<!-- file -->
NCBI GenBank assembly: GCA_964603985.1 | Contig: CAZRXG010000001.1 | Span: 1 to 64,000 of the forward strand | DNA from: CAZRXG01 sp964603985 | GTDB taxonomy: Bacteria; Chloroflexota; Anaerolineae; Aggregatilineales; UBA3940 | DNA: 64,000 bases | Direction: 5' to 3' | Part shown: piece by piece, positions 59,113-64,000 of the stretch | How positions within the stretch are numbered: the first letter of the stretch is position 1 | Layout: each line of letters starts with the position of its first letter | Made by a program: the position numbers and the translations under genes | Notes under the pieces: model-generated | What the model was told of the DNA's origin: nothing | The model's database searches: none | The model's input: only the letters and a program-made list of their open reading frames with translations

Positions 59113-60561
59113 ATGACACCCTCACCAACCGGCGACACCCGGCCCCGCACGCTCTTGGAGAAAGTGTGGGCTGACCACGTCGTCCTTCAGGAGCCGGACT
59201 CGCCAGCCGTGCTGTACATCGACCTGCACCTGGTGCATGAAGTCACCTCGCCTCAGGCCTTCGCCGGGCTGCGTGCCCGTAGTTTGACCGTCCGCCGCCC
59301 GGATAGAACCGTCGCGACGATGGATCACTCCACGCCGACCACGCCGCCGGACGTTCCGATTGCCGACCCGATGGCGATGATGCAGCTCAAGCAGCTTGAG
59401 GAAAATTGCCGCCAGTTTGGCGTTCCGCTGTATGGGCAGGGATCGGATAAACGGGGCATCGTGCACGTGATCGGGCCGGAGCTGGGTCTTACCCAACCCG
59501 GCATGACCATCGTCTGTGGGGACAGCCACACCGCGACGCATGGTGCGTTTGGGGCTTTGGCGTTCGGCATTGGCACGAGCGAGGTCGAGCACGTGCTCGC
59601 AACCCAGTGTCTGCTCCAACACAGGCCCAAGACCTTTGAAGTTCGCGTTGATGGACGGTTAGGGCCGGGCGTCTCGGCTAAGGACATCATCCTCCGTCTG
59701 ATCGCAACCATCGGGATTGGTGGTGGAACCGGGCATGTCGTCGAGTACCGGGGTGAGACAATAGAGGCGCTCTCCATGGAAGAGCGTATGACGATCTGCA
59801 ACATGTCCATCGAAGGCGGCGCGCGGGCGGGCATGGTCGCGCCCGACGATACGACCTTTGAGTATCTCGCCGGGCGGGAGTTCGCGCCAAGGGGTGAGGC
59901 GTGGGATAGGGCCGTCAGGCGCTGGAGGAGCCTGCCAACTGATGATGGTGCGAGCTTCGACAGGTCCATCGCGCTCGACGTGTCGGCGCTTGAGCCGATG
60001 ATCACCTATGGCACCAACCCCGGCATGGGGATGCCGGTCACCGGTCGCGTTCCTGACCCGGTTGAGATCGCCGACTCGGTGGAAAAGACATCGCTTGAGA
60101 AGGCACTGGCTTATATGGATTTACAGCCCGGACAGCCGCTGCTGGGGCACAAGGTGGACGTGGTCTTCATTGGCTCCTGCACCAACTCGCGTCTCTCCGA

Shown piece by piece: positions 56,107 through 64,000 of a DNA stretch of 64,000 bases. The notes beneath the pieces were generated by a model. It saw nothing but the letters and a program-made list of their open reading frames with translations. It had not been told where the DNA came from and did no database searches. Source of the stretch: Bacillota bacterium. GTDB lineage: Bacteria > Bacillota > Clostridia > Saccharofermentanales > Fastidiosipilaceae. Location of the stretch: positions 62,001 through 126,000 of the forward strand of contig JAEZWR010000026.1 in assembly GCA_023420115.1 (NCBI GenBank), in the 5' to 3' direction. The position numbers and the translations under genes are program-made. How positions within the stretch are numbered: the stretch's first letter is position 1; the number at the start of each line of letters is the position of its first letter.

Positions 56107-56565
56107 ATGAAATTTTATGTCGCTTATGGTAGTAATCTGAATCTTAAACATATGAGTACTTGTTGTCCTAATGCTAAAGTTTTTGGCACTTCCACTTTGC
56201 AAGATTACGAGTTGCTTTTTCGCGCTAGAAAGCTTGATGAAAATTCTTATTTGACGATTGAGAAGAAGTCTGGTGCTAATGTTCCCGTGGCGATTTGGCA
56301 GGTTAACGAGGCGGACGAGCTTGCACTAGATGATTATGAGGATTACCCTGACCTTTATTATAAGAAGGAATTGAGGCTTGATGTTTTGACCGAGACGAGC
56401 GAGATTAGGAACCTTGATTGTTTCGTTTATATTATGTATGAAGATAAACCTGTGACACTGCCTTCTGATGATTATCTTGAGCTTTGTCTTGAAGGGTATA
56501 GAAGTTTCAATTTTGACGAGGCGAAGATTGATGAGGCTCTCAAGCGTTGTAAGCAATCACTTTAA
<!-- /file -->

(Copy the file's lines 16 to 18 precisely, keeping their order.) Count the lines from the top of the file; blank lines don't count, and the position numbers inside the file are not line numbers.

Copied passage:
56107 ATGAAATTTTATGTCGCTTATGGTAGTAATCTGAATCTTAAACATATGAGTACTTGTTGTCCTAATGCTAAAGTTTTTGGCACTTCCACTTTGC
56201 AAGATTACGAGTTGCTTTTTCGCGCTAGAAAGCTTGATGAAAATTCTTATTTGACGATTGAGAAGAAGTCTGGTGCTAATGTTCCCGTGGCGATTTGGCA
56301 GGTTAACGAGGCGGACGAGCTTGCACTAGATGATTATGAGGATTACCCTGACCTTTATTATAAGAAGGAATTGAGGCTTGATGTTTTGACCGAGACGAGC